Extensive consultations at national and regional levels with governments, adolescents and young people, communities, faith leaders and development partners across sectors has now led to a new updated regional commitment and targets for 2022-2030. This renewed commitment by the Ministers of Health, Gender, Education and Youth is expected to accelerate investments to the education, health and well-being of adolescents and young people in the ESA region.
Professor Mbulelo Dyasi, President of the South African Pentecostal Bishops Council and the National Chairperson of the South African Network of Religious Leaders living and affected by HIV&AIDS (SANERELA) spoke to the assembled Ministers saying:
“Young Africans must have the facts and confidence to stay safe and healthy, live a dignified life and contribute positively to their community and countries. They must trust us, their elders, to tell them the truth. Therefore, as Religious Leaders we pledge our support today to the ESA Commitment that seeks to enhance efforts in ensuring the health and wellbeing of our children and young people.”
Sexuality education and the 2030 Agenda for Sustainable Development
UNESCO’s framework for action on the 2030 Agenda for Sustainable Development, includes life skills-based HIV and sexuality education as part of quality education towards achieving SDG 4. Comprehensive sexuality education (CSE) facilitates the development of accurate and age-appropriate knowledge, attitudes and skills that contribute to positive relationships, health and well-being, and respect for human rights and gender equality.
Through its Our Rights, Our Lives, Our Future (O3) Programme, UNESCO plays a key role in supporting education, health and other relevant authorities in developing local programmes in sub-Saharan Africa that aim for all adolescents and young people to attain positive health, education, and gender equality outcomes.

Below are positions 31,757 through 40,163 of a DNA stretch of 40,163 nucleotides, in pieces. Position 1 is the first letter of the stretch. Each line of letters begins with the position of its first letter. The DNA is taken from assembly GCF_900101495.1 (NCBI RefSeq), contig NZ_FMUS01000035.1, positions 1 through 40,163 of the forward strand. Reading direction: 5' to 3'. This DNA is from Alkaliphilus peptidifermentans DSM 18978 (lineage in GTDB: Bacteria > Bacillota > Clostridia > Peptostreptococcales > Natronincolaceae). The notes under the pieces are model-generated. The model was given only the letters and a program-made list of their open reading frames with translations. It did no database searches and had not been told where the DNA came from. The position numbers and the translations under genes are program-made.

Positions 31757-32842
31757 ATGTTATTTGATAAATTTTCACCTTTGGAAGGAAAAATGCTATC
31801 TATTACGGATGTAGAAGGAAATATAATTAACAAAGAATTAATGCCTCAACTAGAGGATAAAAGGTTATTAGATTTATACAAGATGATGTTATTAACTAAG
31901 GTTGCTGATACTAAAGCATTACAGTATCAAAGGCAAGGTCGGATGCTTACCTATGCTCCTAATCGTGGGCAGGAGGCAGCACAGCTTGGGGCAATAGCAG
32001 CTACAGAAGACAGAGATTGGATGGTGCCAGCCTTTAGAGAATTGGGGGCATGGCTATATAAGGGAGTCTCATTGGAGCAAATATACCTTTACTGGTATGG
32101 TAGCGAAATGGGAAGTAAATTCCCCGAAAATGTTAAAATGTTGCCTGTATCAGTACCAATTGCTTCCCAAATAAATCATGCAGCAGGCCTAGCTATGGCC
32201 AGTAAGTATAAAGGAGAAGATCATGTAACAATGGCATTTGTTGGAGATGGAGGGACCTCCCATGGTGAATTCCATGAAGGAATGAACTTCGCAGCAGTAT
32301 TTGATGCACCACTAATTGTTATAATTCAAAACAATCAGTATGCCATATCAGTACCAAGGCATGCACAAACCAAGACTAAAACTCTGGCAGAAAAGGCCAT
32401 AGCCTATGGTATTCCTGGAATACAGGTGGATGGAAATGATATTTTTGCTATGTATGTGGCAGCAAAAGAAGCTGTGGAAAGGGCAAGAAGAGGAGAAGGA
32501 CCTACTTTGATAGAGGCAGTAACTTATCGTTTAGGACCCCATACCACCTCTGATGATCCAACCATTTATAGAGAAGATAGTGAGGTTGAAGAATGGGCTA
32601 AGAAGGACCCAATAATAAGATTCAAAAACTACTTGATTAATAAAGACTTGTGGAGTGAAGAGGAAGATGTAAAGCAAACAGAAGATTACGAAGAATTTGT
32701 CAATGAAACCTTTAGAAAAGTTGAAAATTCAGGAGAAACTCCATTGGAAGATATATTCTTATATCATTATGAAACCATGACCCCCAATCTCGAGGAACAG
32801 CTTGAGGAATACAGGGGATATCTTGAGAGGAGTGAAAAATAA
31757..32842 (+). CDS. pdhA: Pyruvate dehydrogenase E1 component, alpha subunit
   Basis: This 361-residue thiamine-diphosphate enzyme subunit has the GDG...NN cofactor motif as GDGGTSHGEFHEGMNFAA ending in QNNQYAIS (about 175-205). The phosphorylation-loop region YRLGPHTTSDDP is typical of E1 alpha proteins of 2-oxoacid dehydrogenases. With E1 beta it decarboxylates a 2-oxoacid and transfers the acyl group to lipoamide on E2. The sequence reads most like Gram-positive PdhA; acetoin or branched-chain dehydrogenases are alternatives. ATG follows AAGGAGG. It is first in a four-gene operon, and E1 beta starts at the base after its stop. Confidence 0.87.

In collaboration with UNAIDS, UNFPA, UN Women, and WHO, UNESCO published the International Technical Guidance on Sexuality Education, which outlines the key concepts, topics and learning objectives which should guide the development of locally-adapted curricula for learners aged 5 – 18+.
About the ESA commitment
In the renewed ESA Commitment the countries reaffirmed their determination to achieve the targets from the 2013 ESA Commitment, and in addition ensure the following by 2025:
95% of adolescents and young people are reached with good-quality, age appropriate, culturally relevant and evidence-based sexuality education
adolescent and youth friendly SRHR services are integrated into Universal Health Coverage packages
a functional multi-sectoral framework is in place to facilitate linkages between sexuality education programs for in and out of school youth and youth friendly integrated SRH and psychosocial services
country laws and regulations that guarantee access to young people to sexual and reproductive health care, information, and education
increased number of youth-led organizations who participate in policy- and decision-making processes